The Mountain View Hotel at Tooraweenah has been saved more than once, most famously by an amorous pilot.
Story + Photos Colin Whelan
Barely 25 years after the Mountain View Hotel at Tooraweenah was built in 1911, the Oxley Highway was diverted, leaving this village 3 kilometres from the main road, cut off like an oxbow from its stream of visitors. The bypass could have spelt the end of the town and its pub, midway between Coonabarabran and Gilgandra in central New South Wales, but the love between a couple – Arthur Butler and Doris Garling – saved them.
Arthur was born in 1902 in England. He moved to Lithgow, NSW, with his family when he was eight years old. He became obsessed with flying, got his pilot’s licence and went on a barnstorming tour around the country.
In 1929 Arthur landed in Tooraweenah and fell in love with local Doris, later writing in his book Flight to a lady that her “indescribable charm thoroughly bewildered me”.
Concerned that staying near Doris could spell the end of his flying career, Arthur fled to England, until a letter from a friend a couple of years later alerted him that a rich grazier was courting his Tooraweenah love. To Arthur, this was not good news. “The idea of the lady being married to someone else set my mind in such turmoil,” he wrote.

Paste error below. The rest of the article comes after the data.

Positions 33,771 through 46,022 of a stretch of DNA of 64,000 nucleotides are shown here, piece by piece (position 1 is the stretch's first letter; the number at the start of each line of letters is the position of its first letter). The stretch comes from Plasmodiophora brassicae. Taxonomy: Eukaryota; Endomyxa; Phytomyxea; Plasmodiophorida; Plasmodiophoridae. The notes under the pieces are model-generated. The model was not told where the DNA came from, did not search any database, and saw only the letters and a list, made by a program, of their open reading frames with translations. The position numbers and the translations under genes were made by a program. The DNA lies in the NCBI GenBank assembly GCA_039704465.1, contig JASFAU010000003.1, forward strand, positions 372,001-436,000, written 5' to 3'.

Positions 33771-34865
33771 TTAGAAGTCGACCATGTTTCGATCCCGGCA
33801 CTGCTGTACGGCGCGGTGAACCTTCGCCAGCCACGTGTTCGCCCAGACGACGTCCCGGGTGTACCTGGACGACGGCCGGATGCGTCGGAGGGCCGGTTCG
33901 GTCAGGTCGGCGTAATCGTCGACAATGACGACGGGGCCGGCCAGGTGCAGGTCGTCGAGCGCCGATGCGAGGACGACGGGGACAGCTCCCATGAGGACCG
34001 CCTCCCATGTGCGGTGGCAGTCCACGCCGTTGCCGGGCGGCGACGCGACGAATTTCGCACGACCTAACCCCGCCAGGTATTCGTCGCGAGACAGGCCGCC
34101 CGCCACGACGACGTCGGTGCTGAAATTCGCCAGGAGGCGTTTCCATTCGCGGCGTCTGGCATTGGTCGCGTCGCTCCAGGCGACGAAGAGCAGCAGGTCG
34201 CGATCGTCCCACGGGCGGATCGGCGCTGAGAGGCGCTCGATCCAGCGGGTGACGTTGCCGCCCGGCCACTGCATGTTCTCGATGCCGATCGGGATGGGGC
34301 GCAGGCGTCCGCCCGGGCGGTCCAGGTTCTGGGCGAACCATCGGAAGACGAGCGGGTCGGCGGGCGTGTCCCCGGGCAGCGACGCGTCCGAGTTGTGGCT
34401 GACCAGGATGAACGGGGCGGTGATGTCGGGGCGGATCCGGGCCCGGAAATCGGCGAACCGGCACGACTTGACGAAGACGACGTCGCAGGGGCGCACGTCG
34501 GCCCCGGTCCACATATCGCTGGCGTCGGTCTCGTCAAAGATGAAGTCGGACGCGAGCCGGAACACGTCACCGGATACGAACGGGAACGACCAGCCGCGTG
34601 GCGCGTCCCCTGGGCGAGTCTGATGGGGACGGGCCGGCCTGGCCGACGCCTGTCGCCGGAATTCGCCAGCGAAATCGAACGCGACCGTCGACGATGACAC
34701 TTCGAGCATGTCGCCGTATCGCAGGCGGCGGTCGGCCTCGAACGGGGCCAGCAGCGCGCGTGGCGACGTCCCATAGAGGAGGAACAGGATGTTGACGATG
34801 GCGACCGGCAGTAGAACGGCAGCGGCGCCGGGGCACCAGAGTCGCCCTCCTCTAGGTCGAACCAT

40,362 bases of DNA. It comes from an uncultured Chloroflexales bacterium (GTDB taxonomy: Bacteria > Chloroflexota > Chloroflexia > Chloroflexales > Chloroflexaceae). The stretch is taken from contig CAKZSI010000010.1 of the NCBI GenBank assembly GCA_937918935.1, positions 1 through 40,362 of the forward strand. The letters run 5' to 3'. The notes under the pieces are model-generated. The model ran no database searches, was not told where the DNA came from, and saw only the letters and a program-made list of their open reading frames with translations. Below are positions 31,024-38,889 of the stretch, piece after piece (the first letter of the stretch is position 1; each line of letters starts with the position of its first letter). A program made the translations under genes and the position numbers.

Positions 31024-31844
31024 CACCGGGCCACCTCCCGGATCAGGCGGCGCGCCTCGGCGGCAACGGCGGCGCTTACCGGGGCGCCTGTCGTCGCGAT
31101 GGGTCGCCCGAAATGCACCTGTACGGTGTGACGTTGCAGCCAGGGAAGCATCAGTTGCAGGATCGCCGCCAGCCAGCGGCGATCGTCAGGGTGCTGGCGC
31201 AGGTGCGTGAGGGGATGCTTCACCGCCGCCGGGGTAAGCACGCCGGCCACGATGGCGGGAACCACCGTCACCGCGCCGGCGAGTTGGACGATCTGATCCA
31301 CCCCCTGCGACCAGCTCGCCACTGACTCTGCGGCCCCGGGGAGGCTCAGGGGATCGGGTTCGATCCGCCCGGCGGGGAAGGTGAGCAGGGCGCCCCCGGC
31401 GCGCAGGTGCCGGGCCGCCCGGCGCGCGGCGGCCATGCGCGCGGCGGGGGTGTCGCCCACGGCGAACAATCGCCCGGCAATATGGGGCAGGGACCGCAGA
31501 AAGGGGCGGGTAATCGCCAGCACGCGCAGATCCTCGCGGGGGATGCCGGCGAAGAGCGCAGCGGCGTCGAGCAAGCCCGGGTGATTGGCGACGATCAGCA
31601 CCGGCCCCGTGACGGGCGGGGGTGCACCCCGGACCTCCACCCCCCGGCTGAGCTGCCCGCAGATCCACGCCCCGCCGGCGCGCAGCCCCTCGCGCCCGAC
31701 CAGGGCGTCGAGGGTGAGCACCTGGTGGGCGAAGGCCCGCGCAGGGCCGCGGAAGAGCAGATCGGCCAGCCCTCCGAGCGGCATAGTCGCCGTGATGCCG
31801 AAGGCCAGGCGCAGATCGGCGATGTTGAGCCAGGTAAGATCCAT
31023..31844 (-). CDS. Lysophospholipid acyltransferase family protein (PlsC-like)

To clear his mind, Arthur took a bike ride through English country lanes and, by pure chance, a tiny Comper Swift monoplane was landing nearby. Arthur chatted with the pilot Nicholas Comper, who was also the plane’s designer and builder. After Arthur detailed his flying experience, Nicholas let him take the aircraft for a spin. Three hours later, Nicholas suggested it would be wonderful publicity for the marque if Arthur were to fly it to Australia. Arthur accepted, and took just over nine days to reach Darwin. From there, it was a couple more days down to Tooraweenah where, after dodging the cattle in Alf Yeo’s paddock to land, he taxied up the main street to the petrol bowser in front of the general store owned by Doris’s parents and pretty much immediately proposed to her. They were married two years later.
Arthur bought Yeo’s farm and in 1938 developed it into a 5000-foot (1.5km) landing strip and base for his fledgling Butler Air Transport. Soon more than 100 passengers were transiting through Tooraweenah each week en route to destinations such as Bourke, Charleville, Brewarrina and Sydney. The business kept the heart of this small town beating for two decades, and the pub afloat with customers.
This story excerpt is from Issue #118
Outback Magazine: April/May 2018